To celebrate my having paid off my second major debt, I decided to throw a slider party at the office. With beef chuck still being on sale at my building's grocery, I bought 980 grams, asked for it to be ground up into hamburger, then took it back to my place to make sliders. I was able to make ten; the plan was to bring nine to the office so that we three guys could eat three each, so I ate the tenth slider right after having cooked it. It was juicy and delicious. I also brought along a ton of sauces and trimmings so that my boss and coworker could make American, Tex-Mex, Argentinian, or Italian sliders as they saw fit.
Here's the spread (my coworker had already taken one burger):
Above, you see Costco bread, beef slider patties, mayo, barbecue sauce, ketchup, jalapeños, chimichurri, fried cheddar cheese, fried Parmesan cheese, pesto, Gorgonzola, Tex-Mex-style mushrooms (lots of cumin), sweet pickles, chili, spaghetti sauce, lettuce, tomatoes, and thick-cut bacon. A person could make the burger at least four ways according to a standard flavor profile: American, Tex-Mex, Argentinian, or Italian.
Here's what I did—I started with American first:
Above: slider with pickles, tomato, cheddar cheese, and barbecue sauce.
Below, I went Tex-Mex: chili, cheddar wedge, and jalapeños. I also added a hunk of thick-cut bacon (see it under the cheese?). I must say, the bacon was a surprise: my grocery was selling it for fairly cheap (by Korean standards, anyway), and it was a generic brand, but it turned out great when I cooked it in the microwave and finished it in a pan.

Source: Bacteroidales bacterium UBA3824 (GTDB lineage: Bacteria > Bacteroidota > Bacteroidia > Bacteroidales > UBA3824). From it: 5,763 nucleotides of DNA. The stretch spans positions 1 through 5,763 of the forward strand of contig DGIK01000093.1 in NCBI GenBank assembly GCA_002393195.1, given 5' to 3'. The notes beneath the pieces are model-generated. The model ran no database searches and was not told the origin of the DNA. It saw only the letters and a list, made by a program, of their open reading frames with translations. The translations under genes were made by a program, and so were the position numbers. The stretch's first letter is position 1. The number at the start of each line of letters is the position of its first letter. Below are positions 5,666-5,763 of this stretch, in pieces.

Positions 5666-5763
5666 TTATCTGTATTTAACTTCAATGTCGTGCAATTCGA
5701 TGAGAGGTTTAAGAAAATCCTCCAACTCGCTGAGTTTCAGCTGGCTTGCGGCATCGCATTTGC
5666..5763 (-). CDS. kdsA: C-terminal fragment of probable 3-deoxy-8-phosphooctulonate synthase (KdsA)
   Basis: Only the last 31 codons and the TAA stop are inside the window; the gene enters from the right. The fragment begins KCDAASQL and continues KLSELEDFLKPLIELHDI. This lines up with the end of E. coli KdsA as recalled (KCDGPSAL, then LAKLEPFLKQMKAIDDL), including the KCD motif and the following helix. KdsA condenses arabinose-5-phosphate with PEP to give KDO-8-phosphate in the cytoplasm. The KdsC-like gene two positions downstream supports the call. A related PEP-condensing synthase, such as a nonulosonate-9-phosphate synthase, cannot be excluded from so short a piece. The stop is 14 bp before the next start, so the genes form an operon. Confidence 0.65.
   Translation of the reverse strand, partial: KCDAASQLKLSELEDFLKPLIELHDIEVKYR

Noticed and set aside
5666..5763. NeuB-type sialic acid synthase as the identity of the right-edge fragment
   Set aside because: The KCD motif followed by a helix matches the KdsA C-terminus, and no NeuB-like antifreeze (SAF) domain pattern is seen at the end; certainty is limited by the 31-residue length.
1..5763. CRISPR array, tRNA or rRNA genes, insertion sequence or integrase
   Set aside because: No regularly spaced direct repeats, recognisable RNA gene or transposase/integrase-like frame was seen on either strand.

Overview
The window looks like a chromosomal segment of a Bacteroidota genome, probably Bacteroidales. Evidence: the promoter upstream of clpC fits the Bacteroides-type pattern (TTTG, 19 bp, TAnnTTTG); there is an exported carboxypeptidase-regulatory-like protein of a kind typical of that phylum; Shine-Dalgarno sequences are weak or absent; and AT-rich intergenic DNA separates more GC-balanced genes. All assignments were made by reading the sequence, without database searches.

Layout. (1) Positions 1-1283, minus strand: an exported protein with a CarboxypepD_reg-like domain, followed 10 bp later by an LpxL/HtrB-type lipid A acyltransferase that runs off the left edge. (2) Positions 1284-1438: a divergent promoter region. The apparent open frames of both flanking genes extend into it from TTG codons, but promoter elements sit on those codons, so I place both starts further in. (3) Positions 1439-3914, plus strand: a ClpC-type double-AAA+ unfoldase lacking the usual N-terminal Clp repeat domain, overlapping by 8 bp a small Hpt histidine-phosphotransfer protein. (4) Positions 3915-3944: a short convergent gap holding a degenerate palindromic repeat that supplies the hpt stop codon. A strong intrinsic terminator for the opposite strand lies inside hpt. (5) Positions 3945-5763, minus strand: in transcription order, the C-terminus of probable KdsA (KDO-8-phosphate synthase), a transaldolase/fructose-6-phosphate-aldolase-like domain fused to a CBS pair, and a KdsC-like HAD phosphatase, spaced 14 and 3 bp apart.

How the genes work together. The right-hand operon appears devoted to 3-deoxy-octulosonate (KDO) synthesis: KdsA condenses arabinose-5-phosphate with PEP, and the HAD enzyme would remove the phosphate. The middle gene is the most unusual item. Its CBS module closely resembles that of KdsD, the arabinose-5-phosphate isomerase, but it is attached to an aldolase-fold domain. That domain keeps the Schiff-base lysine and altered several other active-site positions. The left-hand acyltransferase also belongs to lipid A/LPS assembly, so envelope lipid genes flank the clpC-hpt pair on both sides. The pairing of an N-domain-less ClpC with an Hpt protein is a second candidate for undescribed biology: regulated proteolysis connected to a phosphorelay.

Finally, I did Italian—pesto, Parmesan wedge, and tomato:
My boss ended up having only two sliders, so my coworker gobbled four. I had three.
My apologies to all you onion-lovers, but I hate onions, so I didn't think to include any. I got no complaints from my fellow diners, so I don't think the absence of onions was tragic.
And a good time was had by all.
POST SCRIPTUM: the fried-cheese wedges tasted great, but instead of being crunchy, they were thick and leathery—a bit hard to chew. I'm pretty sure the problem was that they were all too thick, and I had containerized them before they'd had a chance to cool completely. This means that any remaining steam was trapped inside the container with the cooling cheese, destroying any crispness and turning the cheese leathery. It's a bit of a Catch-22, though: when the cheese is thin and crispy, I often find that it tastes too burned. Too thick, and you get the textural problems I had. My solution, next time, will be to cook the cheese thick again, but to (1) let it cool completely before containerizing, and (2) cut it into thin strips for easier eating. Otherwise, everything tasted amazing.